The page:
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The Prevalence of Hepatitis B and C Viruses Among Blood Donors Attending Blood Bank in Duhok, Kurdistan Region, Iraq


1 Department of Internal Medicine, School of Medical Sciences, Faculty of Medicine, University of Duhok, Duhok, Iraq
2 The Department of Infection Control, General Directorate of Health-Duhok, Duhok, Iraq
*Corresponding author: Nawfal Rasheed Hussein, Department of Internal Medicne, School of Medicine, Faculty of Medical Sciences, University of Duhok, Duhok, Iraq, E-mail: Nawfal.Hussein@yahoo.com.
International Journal of Infection. 4(1): e39008 , DOI: 10.17795/iji-39008
Article Type: Research Article; Received: May 7, 2016; Accepted: May 9, 2016; epub: Aug 8, 2016; collection: Jan 2017

Abstract


Background: The prevalence of blood borne viral infection is escalating worldwide. Screening blood donors is needed to prevent further spread of such infections.

Objectives: The current study aimed to determine the prevalence of hepatitis B virus (HBV) and hepatitis C virus (HCV) among blood donors in Duhok, Northern Iraq.

Methods: A cross-sectional survey was conducted on blood donors attending Duhok blood bank. A total of 7900 subjects were included in the study from January to December 2014. Subjects were tested for evidence of hepatitis B surface antigen (HBsAg) and HCV antibody (HCV-Ab). A questionnaire was used to collect demographic and personal data of each positive subject. All HCV-positive samples were assessed by real-time quantitative polymerase chain reaction (RT-PCR) to confirm the results.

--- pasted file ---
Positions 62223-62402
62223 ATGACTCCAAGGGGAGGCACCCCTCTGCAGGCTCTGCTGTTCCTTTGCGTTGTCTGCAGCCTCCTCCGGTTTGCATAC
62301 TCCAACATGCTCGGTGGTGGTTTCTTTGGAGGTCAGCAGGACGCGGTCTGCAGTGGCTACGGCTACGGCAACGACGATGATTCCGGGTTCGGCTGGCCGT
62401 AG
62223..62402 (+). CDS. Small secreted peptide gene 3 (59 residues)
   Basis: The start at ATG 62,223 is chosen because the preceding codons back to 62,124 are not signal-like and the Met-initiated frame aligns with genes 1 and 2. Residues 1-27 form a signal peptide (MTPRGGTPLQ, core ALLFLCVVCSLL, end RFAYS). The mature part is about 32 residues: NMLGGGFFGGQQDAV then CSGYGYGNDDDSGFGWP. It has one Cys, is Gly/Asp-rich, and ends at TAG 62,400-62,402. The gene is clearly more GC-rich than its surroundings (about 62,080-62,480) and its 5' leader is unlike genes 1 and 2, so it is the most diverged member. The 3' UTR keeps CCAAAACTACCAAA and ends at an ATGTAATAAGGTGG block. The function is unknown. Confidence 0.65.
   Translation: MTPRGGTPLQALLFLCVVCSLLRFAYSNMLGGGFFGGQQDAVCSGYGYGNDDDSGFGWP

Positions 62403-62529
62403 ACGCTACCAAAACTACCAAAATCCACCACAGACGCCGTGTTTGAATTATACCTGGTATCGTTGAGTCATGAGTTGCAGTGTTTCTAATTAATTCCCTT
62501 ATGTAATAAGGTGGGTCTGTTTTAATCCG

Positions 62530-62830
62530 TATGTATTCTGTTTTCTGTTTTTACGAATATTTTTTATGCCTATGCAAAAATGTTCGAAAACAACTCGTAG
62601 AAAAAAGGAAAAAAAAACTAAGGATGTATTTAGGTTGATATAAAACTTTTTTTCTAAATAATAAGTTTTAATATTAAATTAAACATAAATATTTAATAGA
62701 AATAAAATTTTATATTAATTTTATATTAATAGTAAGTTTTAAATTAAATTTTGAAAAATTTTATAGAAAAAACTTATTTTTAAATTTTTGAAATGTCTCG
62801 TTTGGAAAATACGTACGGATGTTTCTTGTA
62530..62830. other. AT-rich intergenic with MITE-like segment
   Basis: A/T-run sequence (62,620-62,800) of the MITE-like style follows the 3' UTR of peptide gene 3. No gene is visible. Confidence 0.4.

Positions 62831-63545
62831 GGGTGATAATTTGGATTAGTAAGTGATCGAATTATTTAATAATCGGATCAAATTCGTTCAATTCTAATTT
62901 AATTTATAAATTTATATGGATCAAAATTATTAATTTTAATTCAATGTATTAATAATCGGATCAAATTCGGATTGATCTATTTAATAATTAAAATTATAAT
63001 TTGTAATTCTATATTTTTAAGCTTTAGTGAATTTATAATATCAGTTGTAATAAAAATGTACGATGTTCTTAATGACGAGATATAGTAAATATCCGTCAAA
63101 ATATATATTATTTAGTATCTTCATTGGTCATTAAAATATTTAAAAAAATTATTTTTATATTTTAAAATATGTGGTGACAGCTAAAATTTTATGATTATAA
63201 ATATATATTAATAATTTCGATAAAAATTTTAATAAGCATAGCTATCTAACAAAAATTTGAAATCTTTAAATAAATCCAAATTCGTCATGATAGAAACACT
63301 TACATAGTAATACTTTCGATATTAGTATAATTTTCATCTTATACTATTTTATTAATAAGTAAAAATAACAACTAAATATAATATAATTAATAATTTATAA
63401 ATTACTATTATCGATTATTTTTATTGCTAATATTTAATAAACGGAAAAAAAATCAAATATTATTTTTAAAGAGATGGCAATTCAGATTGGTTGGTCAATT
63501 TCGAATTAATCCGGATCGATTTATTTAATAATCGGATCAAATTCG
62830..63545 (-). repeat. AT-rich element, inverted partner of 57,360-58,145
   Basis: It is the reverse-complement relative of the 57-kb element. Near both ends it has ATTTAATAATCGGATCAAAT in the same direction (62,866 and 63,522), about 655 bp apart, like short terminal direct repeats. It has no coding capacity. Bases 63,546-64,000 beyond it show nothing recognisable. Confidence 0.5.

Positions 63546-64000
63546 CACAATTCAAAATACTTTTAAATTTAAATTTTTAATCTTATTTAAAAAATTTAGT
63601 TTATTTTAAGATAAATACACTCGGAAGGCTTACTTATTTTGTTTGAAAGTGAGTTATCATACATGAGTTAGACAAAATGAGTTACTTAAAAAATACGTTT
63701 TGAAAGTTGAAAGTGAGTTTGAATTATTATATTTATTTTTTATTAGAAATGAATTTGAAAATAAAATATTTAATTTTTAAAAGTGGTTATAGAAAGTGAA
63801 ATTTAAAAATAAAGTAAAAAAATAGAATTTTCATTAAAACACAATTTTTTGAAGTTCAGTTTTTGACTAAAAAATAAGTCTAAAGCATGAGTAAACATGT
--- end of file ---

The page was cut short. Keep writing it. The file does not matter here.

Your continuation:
Results: Among the studied sample, the prevalence of HBsAg and HCV-Ab were 62/7900 (0.78%) and 16/7900 (0.2%), respectively. The results of RT-PCR for quantitation of HCV showed that only 1/7900 (0.013%) patients was HCV-positive. No significant difference was observed in the positivity of HBV and HCV between donors living in the city and rural areas (P > 0.05). In addition, history of dental procedure was given in 77% and 75% of HBV- and HCV-positive donors, respectively.

Conclusions: The prevalence of HBV infection among donors in Duhok was comparable with those of reports from other parts of Iraq. Education and immunization should be initiated to target the high-risk groups. Furthermore, a community-based study is recommended to study the prevalence of HBV and HCV infection in the population.

Keywords: Hepatitis B Virus; Hepatitis C Virus; Duhok; Iraq; Reverse Transcription Polymerase Chain Reaction

1. Background


Infection with hepatitis B virus (HBV) and hepatitis C virus (HCV) are major global health problems (1). It is estimated that about 350 million people are chronically infected with HBV and about 200 million people are infected with HCV worldwide (2). Moreover, infection with these viruses might associate with increased mortality rate as the infection may predispose to the development of serious liver diseases such as liver cirrhosis, liver failure and hepatocellular carcinoma (HCC) (3).